Mortality Risk Similar for Diabetes Patients With or Without Angina Symptoms

Patients with type 2 diabetes and stable coronary artery disease who were asymptomatic for angina at baseline had a similar high risk of all-cause mortality and major cardiovascular outcomes as patients who had angina or angina equivalent symptoms at baseline.

Additional Resources
These findings were published on Feb. 11 in a study in the Journal of the American College of Cardiology. The post-hoc analysis of 2,364 patients in the BARI 2D (Bypass Angioplasty Revascularization Investigation 2 Diabetes) trial found that at five-year follow-up, the cumulative total death rate was 12 percent among the 1,434 patients with angina, 14 percent for the 506 patients with angina equivalents (dyspnea, fatigue or diaphoresis on exertion) and 10 percent for the 424 patients with neither of these symptoms (p = 0.3).

In addition, the cumulative five-year composite outcome rate was 24 percent in patients with angina, 24 percent in patients with angina equivalents and 21 percent in the asymptomatic patients. There also was no significant difference in the hazard ratio between the asymptomatic patients and the symptomatic patients in regard to all-cause mortality and the composite outcome.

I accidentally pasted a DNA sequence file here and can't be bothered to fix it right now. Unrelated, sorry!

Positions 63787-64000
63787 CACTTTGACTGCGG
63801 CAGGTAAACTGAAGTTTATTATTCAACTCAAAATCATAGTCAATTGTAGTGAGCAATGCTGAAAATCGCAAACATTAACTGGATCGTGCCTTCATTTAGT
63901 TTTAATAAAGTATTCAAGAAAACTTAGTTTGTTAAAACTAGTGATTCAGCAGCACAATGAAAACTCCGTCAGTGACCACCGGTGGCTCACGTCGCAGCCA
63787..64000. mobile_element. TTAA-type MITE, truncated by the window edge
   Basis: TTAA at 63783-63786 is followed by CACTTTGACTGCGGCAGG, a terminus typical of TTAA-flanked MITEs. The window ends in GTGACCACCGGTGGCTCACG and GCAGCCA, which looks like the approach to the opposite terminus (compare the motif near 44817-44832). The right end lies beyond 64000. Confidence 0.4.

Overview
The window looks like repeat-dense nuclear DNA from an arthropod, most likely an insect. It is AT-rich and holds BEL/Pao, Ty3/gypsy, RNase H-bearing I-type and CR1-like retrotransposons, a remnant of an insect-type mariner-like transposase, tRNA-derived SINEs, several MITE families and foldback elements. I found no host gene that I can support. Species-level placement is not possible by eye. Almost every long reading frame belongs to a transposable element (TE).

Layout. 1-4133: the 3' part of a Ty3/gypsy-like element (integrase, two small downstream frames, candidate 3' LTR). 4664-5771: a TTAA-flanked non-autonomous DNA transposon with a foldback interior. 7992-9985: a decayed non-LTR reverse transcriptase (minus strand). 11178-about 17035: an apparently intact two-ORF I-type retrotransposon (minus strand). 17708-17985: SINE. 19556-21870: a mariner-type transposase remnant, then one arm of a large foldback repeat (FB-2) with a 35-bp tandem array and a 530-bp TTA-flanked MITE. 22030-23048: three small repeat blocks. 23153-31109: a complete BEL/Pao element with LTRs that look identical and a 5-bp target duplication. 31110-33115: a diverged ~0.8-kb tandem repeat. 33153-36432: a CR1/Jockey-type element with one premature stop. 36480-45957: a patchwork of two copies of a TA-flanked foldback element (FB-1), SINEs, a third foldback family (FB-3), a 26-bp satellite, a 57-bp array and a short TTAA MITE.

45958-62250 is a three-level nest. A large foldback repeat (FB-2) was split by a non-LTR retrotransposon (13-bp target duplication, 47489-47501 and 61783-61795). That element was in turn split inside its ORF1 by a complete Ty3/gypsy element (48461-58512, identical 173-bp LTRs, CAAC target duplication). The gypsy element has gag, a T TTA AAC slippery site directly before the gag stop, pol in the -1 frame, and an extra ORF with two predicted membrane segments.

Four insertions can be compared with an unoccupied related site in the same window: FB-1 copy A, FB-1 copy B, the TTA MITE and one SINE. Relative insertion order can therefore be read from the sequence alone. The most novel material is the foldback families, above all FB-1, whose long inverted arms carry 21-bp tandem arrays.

Among the patients randomized to optimal medical therapy, there was no significant difference between the three groups of patients in terms of the five-year total death rate and the composite outcome. Similar results were found for the patients randomized to prompt revascularization.

Moving forward, the authors note that patients with type 2 diabetes and stable coronary artery disease should be managed similarly in regard to risk stratification and preventive therapies regardless of whether they are symptomatic or not for angina at presentation.

Clinical Topics: Heart Failure and Cardiomyopathies, Invasive Cardiovascular Angiography and Intervention, Interventions and Coronary Artery Disease

Keywords: Coronary Artery Disease, Diabetes Mellitus, Type 2, Coronary Disease, Dyspnea, Angioplasty, United States


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